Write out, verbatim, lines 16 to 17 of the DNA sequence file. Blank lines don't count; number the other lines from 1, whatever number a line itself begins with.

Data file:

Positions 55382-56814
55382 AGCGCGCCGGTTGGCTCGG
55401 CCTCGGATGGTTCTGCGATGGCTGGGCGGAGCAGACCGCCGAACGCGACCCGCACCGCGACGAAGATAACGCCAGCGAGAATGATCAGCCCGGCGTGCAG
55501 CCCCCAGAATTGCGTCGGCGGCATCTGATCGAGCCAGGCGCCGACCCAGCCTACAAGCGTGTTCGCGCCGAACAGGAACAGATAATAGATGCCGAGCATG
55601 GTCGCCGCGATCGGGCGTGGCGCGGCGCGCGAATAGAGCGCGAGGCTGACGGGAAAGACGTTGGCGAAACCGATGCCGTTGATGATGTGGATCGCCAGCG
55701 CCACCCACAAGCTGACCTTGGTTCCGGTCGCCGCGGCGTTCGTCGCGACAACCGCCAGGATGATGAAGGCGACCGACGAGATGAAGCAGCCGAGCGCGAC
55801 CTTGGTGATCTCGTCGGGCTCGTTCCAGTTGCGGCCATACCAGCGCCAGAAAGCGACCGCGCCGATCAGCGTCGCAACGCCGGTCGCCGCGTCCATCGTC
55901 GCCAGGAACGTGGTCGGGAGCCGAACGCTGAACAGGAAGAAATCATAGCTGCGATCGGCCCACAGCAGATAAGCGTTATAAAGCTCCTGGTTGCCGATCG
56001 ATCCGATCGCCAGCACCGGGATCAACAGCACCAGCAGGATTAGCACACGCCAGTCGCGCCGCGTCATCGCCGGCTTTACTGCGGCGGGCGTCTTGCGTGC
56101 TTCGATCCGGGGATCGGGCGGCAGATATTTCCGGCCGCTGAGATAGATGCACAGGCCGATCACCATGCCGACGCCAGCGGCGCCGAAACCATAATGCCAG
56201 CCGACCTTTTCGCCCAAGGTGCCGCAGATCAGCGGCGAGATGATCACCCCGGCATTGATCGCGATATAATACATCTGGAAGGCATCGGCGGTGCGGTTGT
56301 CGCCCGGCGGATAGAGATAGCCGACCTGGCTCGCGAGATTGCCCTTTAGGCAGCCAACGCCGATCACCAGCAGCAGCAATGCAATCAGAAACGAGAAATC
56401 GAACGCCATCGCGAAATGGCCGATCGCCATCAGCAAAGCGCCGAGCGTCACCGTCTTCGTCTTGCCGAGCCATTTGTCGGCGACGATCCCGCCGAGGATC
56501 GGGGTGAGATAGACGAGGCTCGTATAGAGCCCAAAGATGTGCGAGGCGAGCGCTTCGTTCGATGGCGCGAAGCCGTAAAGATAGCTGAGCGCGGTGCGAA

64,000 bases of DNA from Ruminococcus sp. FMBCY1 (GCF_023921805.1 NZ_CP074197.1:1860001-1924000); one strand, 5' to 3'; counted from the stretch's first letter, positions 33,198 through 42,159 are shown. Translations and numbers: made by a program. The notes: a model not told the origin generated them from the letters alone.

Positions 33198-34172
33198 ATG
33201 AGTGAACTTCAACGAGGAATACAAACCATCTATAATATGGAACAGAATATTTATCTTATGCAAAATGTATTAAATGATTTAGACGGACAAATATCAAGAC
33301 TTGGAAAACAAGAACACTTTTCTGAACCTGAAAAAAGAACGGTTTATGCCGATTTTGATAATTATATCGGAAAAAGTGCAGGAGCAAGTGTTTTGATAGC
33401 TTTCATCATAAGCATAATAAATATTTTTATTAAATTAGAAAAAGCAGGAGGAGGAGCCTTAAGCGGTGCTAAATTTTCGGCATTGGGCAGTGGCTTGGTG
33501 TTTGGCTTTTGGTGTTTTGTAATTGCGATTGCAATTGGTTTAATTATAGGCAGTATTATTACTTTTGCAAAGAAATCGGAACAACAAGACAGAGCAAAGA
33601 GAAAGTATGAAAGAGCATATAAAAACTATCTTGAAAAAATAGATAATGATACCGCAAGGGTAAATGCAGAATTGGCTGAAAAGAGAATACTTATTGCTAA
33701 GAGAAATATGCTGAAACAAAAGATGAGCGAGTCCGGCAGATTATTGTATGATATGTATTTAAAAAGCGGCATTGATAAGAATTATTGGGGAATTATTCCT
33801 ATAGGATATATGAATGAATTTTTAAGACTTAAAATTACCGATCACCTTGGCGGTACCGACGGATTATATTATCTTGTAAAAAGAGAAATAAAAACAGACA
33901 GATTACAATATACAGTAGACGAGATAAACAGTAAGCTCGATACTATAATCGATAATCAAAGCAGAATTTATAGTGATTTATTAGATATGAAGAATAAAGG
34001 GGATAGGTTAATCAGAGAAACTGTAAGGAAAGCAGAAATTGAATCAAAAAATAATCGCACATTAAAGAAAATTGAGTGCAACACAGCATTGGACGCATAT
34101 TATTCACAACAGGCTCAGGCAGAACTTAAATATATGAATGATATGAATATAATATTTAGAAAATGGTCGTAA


Positions 33198-34172
33198 ATG